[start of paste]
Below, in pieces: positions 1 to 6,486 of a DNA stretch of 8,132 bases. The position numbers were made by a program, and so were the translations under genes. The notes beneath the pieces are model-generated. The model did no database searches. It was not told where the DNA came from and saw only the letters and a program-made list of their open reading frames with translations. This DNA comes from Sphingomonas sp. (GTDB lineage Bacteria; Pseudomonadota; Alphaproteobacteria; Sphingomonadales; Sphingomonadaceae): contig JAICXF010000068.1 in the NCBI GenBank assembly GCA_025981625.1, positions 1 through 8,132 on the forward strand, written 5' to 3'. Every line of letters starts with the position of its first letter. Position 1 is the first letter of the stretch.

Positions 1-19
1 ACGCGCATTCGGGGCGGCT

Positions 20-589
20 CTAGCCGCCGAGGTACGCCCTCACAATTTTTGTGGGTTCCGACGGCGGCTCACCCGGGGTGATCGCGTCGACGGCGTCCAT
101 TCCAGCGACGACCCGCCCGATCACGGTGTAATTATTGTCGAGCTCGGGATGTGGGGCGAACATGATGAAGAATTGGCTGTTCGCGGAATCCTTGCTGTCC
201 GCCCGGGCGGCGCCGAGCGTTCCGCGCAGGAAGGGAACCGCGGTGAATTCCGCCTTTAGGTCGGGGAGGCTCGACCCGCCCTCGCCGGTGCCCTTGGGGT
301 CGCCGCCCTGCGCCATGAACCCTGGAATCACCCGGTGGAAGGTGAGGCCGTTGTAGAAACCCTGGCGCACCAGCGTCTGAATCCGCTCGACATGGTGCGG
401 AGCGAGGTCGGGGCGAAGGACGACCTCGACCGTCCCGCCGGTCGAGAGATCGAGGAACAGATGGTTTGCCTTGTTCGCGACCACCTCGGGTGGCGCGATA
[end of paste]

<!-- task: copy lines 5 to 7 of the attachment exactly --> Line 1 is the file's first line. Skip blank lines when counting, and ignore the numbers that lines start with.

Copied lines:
20 CTAGCCGCCGAGGTACGCCCTCACAATTTTTGTGGGTTCCGACGGCGGCTCACCCGGGGTGATCGCGTCGACGGCGTCCAT
101 TCCAGCGACGACCCGCCCGATCACGGTGTAATTATTGTCGAGCTCGGGATGTGGGGCGAACATGATGAAGAATTGGCTGTTCGCGGAATCCTTGCTGTCC
201 GCCCGGGCGGCGCCGAGCGTTCCGCGCAGGAAGGGAACCGCGGTGAATTCCGCCTTTAGGTCGGGGAGGCTCGACCCGCCCTCGCCGGTGCCCTTGGGGT